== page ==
Ben Oldroyd

Ben Oldroyd is Professor of Behavioural Genetics at the University of Sydney. He  completed a BSc(Agr) in 1980 and a PhD at the University of Sydney in 1984. Oldroyd’s  research focuses on the behavioural genetics of honey bees, the evolution of social behavior  and evolution more broadly. He is also heavily involved with the Australian beekeeping industry, including helping beekeepers breed better, healthier strains.


Ben has made important contributions to understanding the genetic basis of worker sterility in honey bees, and his breeding techniques are now widespread in the Australian beekeeping industry. His book Asian Honey Bees: Biology, Conservation and Human Interactions (Harvard University Press) is the authoritative text on the subject.  Ben has authored nearly 200 scientific papers on bees and social insects.


Nardine Chapman

Nadine received first class honours and the Spencer Smith White Prize for her work on task specialization in honeybees with Ben Oldroyd and Bill Hughes in 2004. Nadine completed a PhD on worker reproductive parasitism in three species of honeybee at the University of Sydney in 2009, supervised by Ben Oldroyd and Madeleine Beekman, winning the Jabez King Heydon Memorial Prize for this work. She then moved to University College London to work on sexual selection in stalk-eyed flies before returning to bees and the University of Sydney in 2013.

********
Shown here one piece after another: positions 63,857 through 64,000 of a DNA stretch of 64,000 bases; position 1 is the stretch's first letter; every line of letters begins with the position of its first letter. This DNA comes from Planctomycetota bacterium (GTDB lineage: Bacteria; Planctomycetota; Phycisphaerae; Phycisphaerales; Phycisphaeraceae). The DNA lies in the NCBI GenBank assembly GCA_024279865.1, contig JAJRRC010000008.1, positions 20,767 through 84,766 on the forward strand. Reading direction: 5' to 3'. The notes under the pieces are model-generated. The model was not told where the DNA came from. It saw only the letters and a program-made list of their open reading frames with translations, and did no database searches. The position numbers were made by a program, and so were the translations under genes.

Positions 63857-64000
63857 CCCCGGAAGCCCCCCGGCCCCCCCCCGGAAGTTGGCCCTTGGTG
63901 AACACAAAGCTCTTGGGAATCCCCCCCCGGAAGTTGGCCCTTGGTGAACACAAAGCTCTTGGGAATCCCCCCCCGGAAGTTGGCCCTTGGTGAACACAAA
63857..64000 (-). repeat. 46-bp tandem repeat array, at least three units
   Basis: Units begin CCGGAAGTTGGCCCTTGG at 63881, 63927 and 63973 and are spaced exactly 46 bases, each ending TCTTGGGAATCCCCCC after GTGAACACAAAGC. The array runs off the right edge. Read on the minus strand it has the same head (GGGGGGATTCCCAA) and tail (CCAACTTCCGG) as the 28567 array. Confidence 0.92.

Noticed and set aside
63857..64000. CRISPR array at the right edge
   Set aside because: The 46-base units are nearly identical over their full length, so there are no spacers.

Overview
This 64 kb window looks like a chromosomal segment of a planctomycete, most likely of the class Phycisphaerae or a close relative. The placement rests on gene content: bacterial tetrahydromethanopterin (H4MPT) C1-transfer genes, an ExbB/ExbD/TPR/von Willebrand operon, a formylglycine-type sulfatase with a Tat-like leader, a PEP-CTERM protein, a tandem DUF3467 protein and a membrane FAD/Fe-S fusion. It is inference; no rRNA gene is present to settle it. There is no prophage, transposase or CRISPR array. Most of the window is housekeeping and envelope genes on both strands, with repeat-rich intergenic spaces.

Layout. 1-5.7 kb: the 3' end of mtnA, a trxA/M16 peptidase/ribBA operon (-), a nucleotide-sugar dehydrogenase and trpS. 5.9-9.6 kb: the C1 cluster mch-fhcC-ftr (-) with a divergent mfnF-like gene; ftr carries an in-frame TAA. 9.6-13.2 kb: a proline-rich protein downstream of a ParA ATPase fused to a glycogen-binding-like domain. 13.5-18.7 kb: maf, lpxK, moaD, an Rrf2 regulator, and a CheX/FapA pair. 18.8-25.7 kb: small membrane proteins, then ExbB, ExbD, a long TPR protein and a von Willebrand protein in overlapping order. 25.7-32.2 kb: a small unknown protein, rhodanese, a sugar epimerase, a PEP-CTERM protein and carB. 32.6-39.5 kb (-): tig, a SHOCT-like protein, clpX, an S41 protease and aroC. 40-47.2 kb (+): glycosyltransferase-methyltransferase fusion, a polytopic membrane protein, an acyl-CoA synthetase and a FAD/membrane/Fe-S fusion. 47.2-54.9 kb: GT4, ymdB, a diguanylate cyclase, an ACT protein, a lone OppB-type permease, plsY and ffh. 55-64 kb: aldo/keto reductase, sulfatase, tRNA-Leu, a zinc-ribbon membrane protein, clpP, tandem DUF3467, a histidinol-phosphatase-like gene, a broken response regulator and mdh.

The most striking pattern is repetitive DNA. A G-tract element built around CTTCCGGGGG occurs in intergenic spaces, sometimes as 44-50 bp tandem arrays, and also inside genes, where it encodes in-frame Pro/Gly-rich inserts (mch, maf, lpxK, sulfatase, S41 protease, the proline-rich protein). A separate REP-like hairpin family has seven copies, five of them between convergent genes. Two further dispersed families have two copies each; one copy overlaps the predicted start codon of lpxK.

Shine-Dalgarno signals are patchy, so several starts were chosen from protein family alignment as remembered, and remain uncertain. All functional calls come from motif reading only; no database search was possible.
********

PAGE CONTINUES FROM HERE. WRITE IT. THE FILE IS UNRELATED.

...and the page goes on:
Since then Nadine has worked on industry-funded projects, including creating a genetic test for Africanized killer bees, investigating queen mating quality and working on a trap to catch queens. The killer bee test resulted in a CSIRO Biosecurity Flagship Science and Innovation Award for Young People in Agriculture, Fisheries and Forestry and a spot in the finals for the Rural Research and Development Corporation’s Eureka Prize for Rural Innovation in 2015.


Frank Lindsay

Beekeeper for 47 years, Life Member of the National Beekeepers Association, (now API New Zealand) Southern North Island Branch and the Wellington Beekeepers Association of which I'm currently the President,  Chairman of the Publications Committee for APINZ, monthly columnist for the New Zealand Beekeeper; "About the Apiary" articles, slightly dyslexic which mean that he tends to concentrate on one thing and became fairly involved to the exclusion of other things.


Frank went through the normal beekeeping phases: hobbyist, semi-commercial and then small commercial operator for 20 years with 480 hives in the Wellington area until a bout of ill heath and American Foul Brood brought his hive numbers down to a more manageable level fitting of his age.  With age comes wisdom and knowledge, both of which he is still working on.